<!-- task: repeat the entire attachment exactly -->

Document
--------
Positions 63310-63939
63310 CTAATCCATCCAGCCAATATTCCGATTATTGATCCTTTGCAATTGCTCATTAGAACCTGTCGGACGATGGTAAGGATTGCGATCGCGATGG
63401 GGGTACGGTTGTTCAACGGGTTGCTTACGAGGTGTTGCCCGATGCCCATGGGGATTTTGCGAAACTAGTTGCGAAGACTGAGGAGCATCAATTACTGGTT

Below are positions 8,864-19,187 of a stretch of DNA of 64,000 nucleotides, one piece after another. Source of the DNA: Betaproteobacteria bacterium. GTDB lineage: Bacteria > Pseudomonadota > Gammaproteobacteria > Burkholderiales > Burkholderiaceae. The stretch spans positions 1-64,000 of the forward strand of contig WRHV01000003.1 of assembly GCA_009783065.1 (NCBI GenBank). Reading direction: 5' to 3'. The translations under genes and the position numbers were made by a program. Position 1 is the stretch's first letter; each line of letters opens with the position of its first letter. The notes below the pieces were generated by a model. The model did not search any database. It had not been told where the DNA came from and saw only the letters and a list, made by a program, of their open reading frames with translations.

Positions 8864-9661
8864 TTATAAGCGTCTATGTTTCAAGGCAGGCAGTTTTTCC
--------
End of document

Positions 63310-63939
63310 CTAATCCATCCAGCCAATATTCCGATTATTGATCCTTTGCAATTGCTCATTAGAACCTGTCGGACGATGGTAAGGATTGCGATCGCGATGG
63401 GGGTACGGTTGTTCAACGGGTTGCTTACGAGGTGTTGCCCGATGCCCATGGGGATTTTGCGAAACTAGTTGCGAAGACTGAGGAGCATCAATTACTGGTT

Below are positions 8,864-19,187 of a stretch of DNA of 64,000 nucleotides, one piece after another. Source of the DNA: Betaproteobacteria bacterium. GTDB lineage: Bacteria > Pseudomonadota > Gammaproteobacteria > Burkholderiales > Burkholderiaceae. The stretch spans positions 1-64,000 of the forward strand of contig WRHV01000003.1 of assembly GCA_009783065.1 (NCBI GenBank). Reading direction: 5' to 3'. The translations under genes and the position numbers were made by a program. Position 1 is the stretch's first letter; each line of letters opens with the position of its first letter. The notes below the pieces were generated by a model. The model did not search any database. It had not been told where the DNA came from and saw only the letters and a list, made by a program, of their open reading frames with translations.

Positions 8864-9661
8864 TTATAAGCGTCTATGTTTCAAGGCAGGCAGTTTTTCC